Universal Basic Income 8 – update
In October, Dylan Matthews (US Occupy website) wrote about a forthcoming Basic Income pilot.
Next year, a random sample of the 300,000 residents of Stockton, California – the largest city in the U.S. to declare bankruptcy during the financial crisis – will get $500 per month with no strings attached. It’s the latest test of basic income, funded by the Economic Security Project, a pro-basic income advocacy and research group co-chaired by Facebook co-founder and former New Republic publisher Chris Hughes and activists Natalie Foster and Dorian Warren; Hughes provided the group’s initial funding.
Many of Silicon Valley’s tech entrepreneurs and investors see basic income, as a necessary way to support Americans if artificial intelligence and other automation advances lead to unemployment for vast swathes of the population, redistributing the wealth that Silicon Valley creates to poorer people and localities left behind.
Ontario, Canada, Finland, and the international charity GiveDirectly in Kenya have all launched basic income experiments of their own and Glasgow, Edinburgh, North Ayrshire and Fife in Scotland are jumping into the ring too. A list of ongoing and announced basic income pilots can be found on the BIEN website.
In 2011, a pilot BI project was launched in rural Madhya Pradesh through the Self Employed Women’s Association (SEWA), in collaboration with UNICEF.
See this excellent video account – well worth twelve minutes of your time. https://www.youtube.com/watch?v=UWW9XY27ocI
For 12 to 18 months, over 6,000 individuals received ‘basic income’. The grants were universal, unconditional, and were given to individuals, not the head of the household, to ensure that there is no harassment and ensuring financial inclusion of women, children and the elderly.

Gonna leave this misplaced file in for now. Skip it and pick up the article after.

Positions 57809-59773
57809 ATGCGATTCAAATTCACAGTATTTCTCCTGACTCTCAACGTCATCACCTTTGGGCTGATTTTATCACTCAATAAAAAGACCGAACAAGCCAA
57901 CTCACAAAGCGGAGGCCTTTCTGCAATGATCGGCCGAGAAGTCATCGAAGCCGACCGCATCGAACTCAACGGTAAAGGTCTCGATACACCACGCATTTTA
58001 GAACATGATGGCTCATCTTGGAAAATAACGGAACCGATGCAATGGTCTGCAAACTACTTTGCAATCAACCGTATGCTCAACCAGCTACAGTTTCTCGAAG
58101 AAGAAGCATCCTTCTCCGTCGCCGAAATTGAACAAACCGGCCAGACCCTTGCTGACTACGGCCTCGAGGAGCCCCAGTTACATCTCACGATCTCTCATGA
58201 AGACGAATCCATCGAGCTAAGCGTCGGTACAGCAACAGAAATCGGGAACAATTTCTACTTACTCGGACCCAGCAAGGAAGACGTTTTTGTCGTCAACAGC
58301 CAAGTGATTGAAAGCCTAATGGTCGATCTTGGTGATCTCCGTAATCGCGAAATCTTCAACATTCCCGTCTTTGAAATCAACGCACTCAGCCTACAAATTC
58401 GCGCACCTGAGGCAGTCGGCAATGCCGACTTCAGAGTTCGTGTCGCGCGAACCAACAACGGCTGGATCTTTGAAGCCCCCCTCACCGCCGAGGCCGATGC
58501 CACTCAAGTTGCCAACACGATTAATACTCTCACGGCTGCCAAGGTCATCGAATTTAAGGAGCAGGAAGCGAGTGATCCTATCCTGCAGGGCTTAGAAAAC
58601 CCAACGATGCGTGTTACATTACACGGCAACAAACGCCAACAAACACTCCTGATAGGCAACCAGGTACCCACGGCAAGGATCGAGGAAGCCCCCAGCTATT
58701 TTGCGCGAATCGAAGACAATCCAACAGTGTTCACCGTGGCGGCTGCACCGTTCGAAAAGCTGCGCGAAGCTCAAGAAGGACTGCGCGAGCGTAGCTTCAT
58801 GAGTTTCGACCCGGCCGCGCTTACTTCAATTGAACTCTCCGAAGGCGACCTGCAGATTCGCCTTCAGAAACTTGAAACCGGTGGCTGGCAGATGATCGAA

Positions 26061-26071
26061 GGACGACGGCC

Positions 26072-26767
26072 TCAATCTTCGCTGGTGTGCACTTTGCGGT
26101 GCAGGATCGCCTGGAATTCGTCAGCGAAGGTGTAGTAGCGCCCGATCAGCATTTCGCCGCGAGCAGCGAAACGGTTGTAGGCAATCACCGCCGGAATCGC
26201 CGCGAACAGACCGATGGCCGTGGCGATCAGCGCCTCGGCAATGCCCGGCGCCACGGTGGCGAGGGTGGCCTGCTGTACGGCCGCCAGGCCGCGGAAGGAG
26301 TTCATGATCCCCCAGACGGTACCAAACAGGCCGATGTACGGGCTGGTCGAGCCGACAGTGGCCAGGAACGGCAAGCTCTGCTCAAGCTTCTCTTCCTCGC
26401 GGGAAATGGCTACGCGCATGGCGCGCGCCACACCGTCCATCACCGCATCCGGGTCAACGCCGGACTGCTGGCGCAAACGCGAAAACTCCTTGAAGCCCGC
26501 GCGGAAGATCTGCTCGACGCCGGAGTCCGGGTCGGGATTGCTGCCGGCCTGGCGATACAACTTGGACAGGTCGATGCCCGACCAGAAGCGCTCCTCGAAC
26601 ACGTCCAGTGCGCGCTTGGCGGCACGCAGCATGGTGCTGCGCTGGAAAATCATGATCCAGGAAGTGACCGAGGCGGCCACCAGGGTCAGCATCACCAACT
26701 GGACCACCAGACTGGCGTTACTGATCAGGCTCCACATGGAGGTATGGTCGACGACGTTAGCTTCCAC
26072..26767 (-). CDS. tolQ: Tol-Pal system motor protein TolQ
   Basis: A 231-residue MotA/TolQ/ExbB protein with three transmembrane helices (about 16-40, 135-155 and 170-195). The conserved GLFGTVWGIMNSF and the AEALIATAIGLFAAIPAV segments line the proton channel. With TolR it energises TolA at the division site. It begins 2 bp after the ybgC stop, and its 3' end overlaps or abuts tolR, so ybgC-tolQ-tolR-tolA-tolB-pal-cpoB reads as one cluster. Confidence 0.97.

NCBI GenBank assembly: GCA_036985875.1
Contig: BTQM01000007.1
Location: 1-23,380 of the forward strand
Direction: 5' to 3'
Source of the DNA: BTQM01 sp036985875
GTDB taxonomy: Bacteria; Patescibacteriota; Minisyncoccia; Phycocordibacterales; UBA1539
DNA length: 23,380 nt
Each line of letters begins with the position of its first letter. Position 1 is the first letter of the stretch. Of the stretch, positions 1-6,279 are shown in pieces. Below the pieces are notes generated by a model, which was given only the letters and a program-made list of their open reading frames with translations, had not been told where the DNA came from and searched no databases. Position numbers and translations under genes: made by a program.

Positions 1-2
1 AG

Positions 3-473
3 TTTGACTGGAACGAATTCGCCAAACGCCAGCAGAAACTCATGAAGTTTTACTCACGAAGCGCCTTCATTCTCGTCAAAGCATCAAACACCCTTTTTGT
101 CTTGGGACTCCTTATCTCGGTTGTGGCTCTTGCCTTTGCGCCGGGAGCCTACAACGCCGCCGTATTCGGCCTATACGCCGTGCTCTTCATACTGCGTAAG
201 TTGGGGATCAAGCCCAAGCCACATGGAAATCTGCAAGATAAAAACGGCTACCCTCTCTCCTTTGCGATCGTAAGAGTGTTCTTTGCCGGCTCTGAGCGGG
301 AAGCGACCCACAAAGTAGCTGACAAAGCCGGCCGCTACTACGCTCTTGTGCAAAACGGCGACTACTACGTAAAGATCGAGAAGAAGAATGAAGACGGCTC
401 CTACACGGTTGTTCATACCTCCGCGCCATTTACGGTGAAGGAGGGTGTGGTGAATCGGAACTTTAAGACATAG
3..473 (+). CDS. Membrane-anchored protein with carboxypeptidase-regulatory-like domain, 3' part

Two pilot studies were conducted under this project: in one, 8 villages received the basic income, while 12 similar villages didn’t. In the other, one tribal village received the income while another tribal village was taken as control group. The studies covered over 15,000 individuals in all.
The results of these pilots, published in the book Basic Income: A Transformative Policy for India. (2014, London: Bloomsbury, by Professor Guy Standing of BIEN who speaks in the video), showed many encouraging developments, debunking the myths that basic cash transfers in rural India would inevitably lead to a decrease in work or that money would be wasted in alcohol consumption and other pursuits:
o Basic living conditions, starting with sanitation, better access to clean drinking water, improvements in cooking and lighting energy sources, improved significantly.
o There was a major increase in food sufficiency, improved diets, better nutrition and reduction in seasonal illnesses.
o Better health of children led to higher school attendance and improved performance. The basic income also facilitated spending on school uniforms, books and stationery.
o The cash transfer facilitated small scale investments such as buying better raw materials and equipment, which resulted in a higher income.
o There was also a shift, especially in the tribal village, from wage labour and bonded labour to owning farms and to other forms of self-employment.
o Women’s empowerment was another outcome of the pilot studies: their participation in economic decision making in the household improved.
The basic income also enabled indebted villagers to pay back the money lenders and borrow less from them.
Readers who wish to know more about the Indian pilot may do so by using the links at the foot of this blog.
The Times reports that Nobel Prize-winning economist Professor Joseph Stiglitz, a member of the Scottish government’s council of economic advisers, had reservations about Basic Income, saying that it would be better to focus on targeting those who have particularly strong needs and on creating jobs while ensuring the most vulnerable were supported. But Nicola Sturgeon, the First Minister of Scotland, has vowed to press ahead with plans to explore such a policy, where welfare payments are replaced with a guaranteed income for everybody, and has offered government funding for research schemes.
Posted on November 5, 2017, in Basic income and tagged better nutrition, BIEN, Economic Security Project, higher school attendance, India, Kenya, Professor Guy Standing, Professor Joseph Stiglitz, Scotland, SEWA, Silicon Valley, small scale investments, UNICEF, women’s empowerment. Bookmark the permalink. 1 Comment.